You can also use vintage light fixtures, old pieces of barn wood for shelves, or an old mirror above the sink. Every time you use something old instead of something new, you're probably saving money and reducing your consumption. Both very good things. Don't forget to give back too. Any items you take out of your bathroom can be donated to your local Goodwill or to a Habitat for Humanity ReStore. I've recently thought about redoing my own bathroom. My house was built in 1900 and I have one very small bathroom. Thanks to an unfortunate paint color choice, the walls look as if they were hosed down with Pepto Bismal. In other words, it really needs some work and repainting is number one on my list. After that, I'd love to upcycle some old wood or metal to create shelving above the toilet and next to the sink. The plumbing towel racks are also definitely going in.
If you're doing the project yourself make sure you're aware of permits and building codes and look over these 10 things not to do when tackling a home improvement project. And before getting started, consult our 15 point checklist that will walk you through everything from taking proper measurements and creating a renovation timeline to what part of the job to start with. If you elect not to go the DIY route, look over our seven essential tips for hiring a contractor. Whether you're looking for master bathroom ideas or guest bathroom ideas, we've assembled our top bathroom design tips and advice to help you create your dream room on any budget. Country-style bathroom vanities are proving popular and Josh recommends using shaker-style doors to achieve this look. “These doors feature enough detail to define the style, but won't give it an aged country look. Also consider your door hardware; rounded brass or brushed gold is a perfect choice to match your tapware selection.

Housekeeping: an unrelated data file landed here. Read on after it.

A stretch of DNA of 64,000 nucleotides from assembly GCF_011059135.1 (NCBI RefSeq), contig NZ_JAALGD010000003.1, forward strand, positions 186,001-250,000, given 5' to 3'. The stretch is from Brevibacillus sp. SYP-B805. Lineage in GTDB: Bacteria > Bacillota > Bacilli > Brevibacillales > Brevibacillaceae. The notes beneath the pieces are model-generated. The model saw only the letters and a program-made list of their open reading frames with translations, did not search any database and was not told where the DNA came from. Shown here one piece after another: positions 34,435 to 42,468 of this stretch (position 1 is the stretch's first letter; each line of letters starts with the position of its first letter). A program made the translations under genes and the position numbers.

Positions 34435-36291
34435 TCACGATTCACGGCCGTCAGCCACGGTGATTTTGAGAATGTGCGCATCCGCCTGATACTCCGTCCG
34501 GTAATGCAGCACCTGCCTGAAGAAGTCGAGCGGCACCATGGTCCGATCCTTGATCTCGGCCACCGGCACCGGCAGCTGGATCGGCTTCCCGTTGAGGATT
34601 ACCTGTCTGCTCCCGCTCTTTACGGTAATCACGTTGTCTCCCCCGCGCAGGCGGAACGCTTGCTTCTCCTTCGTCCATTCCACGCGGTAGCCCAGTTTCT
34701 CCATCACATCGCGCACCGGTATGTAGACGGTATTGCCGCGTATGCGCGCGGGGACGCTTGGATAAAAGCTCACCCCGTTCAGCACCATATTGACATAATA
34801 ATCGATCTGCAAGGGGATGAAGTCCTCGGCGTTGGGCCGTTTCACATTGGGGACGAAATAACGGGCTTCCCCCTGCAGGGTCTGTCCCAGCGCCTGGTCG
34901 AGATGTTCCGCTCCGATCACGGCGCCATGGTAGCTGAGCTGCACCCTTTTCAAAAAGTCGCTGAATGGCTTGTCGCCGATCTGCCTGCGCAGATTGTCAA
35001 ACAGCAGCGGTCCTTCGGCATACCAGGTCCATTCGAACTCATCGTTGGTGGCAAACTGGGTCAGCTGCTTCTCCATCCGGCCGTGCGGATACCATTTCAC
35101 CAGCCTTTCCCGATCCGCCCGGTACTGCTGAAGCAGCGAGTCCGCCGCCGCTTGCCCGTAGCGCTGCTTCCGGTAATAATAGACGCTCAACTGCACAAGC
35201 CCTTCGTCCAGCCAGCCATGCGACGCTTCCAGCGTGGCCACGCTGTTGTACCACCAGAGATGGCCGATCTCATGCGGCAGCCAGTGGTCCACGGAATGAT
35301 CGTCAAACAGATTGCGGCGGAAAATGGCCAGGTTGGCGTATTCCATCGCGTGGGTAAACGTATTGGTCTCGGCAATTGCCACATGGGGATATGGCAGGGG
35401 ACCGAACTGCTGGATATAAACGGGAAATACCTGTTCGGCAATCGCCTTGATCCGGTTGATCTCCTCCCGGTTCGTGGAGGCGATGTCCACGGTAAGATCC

Great for Small Spaces. Zitta showers already incorporate a number of highly desirable features, and this year the company added an integrated heated towel rack. This makes the most of bathroom space by using the side of the shower wall, which typically is not functional. It is also a very useful concept for bathrooms where wall space is at a premium, which often makes added a heated towel rack impossible. Tighter spaces don't have to mean fewer amenities, as demonstrated by this linear mounted bathtub from Oceania. The Optimale model allows the bathtub and glass shower to be installed in a linear fashion — offering another option for a small bathroom. The “in-line” arrangement is a contemporary look that increases the functionality of the bathroom, providing a separate tub and shower, as opposed to the ubiquitous tub/shower combo found in nearly every home.
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